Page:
A genuinely classic album enjoys that status across the generations, a wide-ranging appeal clearly visible in the crowd in Hyde Park to see Paul Simon mark the (slightly late) 25th anniversary of his 1986 masterpiece, Graceland.
There were those old enough to remember the furore surrounding Simon’s decision to break a UN-approved cultural boycott of apartheid-era South Africa to record in the country. Then there were those, like me, for whom it meant nothing more controversial than the soundtrack to another long family car journey, and an even younger group, fresh to Graceland’s zinging combination of township funk and surreal New York lyrical chatter.
Simon eased his way towards the album over a three hour set and then switched things around to allow for a joyous You Can Call Me Al finale. The slightly incongruous Cajun stomp of That was Your Mother appeared earlier on, in a segment that also included the breezy strum of Me and Julio Down by the Schoolyard (complete with endearingly feeble whistling solo) and the carnival beats of The Obvious Child.
Full immersion in the music was hindered by low volume levels, even right beside the mid-audience speakers where I was standing. People could talk without raising their voices, and Simon’s singing was often drowned out by the less than perfect attempts of those nearby joining in. In a different year, this would have been a perfect headlining set for Glastonbury, which has a hundred times more atmosphere and doesn’t create a huge gap in the middle of the field by penning better-off ticket holders into a separate “golden circle”.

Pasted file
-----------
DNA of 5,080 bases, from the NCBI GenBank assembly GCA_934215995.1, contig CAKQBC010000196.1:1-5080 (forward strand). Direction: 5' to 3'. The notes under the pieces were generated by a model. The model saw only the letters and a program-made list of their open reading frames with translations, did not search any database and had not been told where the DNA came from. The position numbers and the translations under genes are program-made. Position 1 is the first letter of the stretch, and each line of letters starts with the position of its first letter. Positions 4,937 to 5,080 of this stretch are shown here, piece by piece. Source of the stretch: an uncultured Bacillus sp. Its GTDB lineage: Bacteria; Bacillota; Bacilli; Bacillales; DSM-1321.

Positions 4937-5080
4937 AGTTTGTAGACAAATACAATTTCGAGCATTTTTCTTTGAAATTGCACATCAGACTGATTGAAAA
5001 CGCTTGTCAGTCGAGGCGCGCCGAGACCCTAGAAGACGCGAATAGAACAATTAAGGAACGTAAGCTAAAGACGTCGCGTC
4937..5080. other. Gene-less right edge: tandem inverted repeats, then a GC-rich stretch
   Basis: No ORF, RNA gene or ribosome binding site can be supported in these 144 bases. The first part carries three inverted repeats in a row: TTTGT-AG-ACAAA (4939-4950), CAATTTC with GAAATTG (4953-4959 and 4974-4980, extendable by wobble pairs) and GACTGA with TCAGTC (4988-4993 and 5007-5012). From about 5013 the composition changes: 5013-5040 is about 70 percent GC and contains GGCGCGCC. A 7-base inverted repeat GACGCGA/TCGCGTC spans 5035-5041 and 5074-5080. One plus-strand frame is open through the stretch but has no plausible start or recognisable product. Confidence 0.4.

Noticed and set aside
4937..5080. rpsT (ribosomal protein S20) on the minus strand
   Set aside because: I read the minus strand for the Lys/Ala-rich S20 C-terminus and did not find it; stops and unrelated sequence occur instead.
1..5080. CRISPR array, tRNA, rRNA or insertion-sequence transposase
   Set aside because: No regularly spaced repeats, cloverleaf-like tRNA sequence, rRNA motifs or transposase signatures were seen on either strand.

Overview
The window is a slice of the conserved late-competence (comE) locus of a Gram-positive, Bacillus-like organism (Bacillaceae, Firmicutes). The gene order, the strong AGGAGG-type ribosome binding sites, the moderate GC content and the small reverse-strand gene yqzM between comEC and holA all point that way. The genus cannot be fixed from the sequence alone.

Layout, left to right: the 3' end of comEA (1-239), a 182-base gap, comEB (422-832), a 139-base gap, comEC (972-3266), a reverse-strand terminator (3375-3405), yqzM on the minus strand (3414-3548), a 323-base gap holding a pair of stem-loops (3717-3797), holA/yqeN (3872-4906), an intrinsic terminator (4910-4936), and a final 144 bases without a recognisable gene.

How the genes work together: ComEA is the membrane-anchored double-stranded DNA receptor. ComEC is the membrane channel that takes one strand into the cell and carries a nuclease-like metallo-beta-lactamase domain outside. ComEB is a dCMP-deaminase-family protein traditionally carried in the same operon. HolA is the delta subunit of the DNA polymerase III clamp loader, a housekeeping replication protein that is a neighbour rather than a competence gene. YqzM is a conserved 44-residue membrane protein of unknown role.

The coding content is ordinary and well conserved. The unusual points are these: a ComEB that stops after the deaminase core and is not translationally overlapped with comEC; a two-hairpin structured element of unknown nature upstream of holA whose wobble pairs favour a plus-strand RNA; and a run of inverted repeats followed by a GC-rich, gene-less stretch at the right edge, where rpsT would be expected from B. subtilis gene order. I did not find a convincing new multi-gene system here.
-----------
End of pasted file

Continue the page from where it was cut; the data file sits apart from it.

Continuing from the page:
Happy to hand the spotlight to others, Simon brought on reggae great Jimmy Cliff for a few of Cliff’s songs – not quite a clash of legends to match the previous evening’s Springsteen/McCartney duets here, but welcome nonetheless. He also left the political side to trumpeter Hugh Masekela, who sang of conditions in Johannesburg gold mines and Nelson Mandela, but added: “We just want you to shake some serious booty here.”
Shake we did, when Simon’s main band was replaced by the original South African musicians of the 1987 Graceland tour – including high-kicking a capella group Ladysmith Black Mambazo – and those familiar melodies tumbled forth. Gumboots, Under African Skies, Diamonds on the Soles of Her Shoes – glittering tunes that have long outlived their difficult birth to spread pure joy for decades.